As we gear up for the LDI Show, we’re profiling speakers in our Sound Tracks series of panels aimed at live sound engineers. This week we’re pleased to introduce you to Kelly Fair, who will be presenting “Wireless Systems: Build Bulletproof Audio.”
Kelly Fair has worked in the entertainment and broadcast production industry for nearly three decades, from his early days as studio musician in Los Angeles to his work behind the microphone at Audio Services Corporation; later, he spent time at leading manufacturers Sennheiser and Riedel. He’s currently the western regional manager at Lectrosonics, where he manages the distribution network, spearheads market development, and serves as the key technical presence in the marketplace.
Sarah Jones: How did you get your start in the live sound industry?
Kelly Fair: I suppose I’m not too different than many of those in our industry in that sound, science, and music are big influences in our lives. I was just a kid when I first decided that I wanted to be in this business in some way: I remember being in junior high school and lining up the neighborhood kids in a row, with their heads on the floor; I put a speaker on either side of the line and played what I thought was the most fantastic recording I had ever heard at that time—Yes’ Close To The Edge—with all of the kids getting the stereo impression, or so I thought.
I have an older brother who is in this business as well; my first real job in sound reinforcement was helping out with his band when I was probably 15.
SJ: What drives your passion for live sound?
KF: Well, that’s a hard question, because there are so many things. I love the science behind acoustics and how it is related to music. Really though, it’s about making a performance by the artist the best it can be via the technology available.
SJ: Can you give us a taste of what attendees can expect to learn in your panel?
KF: We plan to present high-level theatre-sound professionals that can communicate their experiences with wireless microphones from an overall viewpoint. We want to talk about not only the issues we face with frequency coordination in an ever more difficult RF environment, but also talk about some of the things that make these folks stand out as the top professionals that they are. Tips, tricks, techniques, whatever you like to call them, this will be an opportunity to find out how they have dealt with the problems that come up in theatre sound—what they have done to make themselves stand out from the crowd.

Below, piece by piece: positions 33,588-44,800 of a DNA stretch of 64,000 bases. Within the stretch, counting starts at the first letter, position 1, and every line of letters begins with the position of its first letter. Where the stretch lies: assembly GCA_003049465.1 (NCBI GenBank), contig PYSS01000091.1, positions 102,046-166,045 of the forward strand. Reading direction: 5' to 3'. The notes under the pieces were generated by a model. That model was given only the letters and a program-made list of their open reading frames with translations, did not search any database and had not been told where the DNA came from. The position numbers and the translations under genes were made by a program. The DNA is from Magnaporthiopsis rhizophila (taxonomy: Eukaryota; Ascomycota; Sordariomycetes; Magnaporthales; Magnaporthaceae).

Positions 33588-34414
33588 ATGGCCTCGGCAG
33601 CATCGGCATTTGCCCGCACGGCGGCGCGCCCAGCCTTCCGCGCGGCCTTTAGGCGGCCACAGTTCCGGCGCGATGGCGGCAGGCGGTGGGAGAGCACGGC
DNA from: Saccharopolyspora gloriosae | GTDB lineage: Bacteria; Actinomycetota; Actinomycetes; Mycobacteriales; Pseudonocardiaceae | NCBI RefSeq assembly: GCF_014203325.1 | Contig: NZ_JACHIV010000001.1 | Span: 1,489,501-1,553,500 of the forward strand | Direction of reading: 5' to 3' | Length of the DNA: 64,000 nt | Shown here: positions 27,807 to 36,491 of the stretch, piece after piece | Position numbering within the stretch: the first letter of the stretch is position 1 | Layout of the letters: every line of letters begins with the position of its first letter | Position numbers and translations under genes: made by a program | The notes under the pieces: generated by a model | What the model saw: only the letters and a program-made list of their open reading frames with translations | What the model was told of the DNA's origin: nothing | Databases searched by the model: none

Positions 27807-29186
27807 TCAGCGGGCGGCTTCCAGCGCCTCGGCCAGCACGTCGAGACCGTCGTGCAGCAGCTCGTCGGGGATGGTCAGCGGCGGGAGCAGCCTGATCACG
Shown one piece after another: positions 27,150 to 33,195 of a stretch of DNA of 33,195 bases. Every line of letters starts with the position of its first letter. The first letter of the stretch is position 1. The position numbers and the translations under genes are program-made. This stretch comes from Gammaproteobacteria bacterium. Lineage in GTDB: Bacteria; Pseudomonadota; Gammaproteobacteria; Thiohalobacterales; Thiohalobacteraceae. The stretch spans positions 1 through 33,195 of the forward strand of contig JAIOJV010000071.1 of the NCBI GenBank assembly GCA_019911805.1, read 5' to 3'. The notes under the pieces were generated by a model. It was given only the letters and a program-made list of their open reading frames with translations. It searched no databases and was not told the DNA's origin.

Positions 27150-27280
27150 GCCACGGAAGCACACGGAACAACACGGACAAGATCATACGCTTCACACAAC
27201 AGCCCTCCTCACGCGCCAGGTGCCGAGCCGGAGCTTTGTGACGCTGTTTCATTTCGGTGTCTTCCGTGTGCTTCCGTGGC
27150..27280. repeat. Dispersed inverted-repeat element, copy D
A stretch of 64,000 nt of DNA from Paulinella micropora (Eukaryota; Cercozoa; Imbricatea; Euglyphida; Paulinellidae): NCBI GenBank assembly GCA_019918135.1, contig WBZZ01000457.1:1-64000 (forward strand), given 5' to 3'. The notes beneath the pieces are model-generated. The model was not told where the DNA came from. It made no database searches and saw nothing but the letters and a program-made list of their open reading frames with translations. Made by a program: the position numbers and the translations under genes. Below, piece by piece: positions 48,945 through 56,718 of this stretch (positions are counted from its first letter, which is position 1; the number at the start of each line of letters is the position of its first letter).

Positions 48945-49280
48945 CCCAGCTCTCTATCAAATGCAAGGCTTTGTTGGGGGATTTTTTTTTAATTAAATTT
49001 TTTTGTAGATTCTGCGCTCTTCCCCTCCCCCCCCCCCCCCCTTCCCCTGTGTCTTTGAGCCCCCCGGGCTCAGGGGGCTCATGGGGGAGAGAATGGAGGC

SJ: What kinds of new live sound technologies are you most excited about these days?
KF: I am really intrigued by where wireless microphone technologies are being forced to go. Digital systems and the various types, antenna distribution and antenna technology. These are the things that have my interest at the moment.
SJ: What would you say are the biggest challenges facing live sound engineers right now?
KF: That’s a tough question, as there are so many things to consider. In the context of our panel, though, I would keep it simple: How do we make sure that everyone on stage sounds fantastic!
SJ: What’s on your Vegas bucket list?
KF: Oh my, I don’t know that I could really tell the whole world that! Let’s go with winning at one of the gambling tables, shall we?
To learn more about pro audio workshops, panels, and events at LDI, visit http://www.ldishow.com.
Sarah Jones is a writer, editor, and content producer with more than 20 years' experience in pro audio, including as editor-in-chief of three leading audio magazines: Mix, EQ, and Electronic Musician. She is a lifelong musician and committed to arts advocacy and learning, including acting as education chair of the San Francisco chapter of the Recording Academy, where she helps develop event programming that cultivates the careers of Bay Area music makers.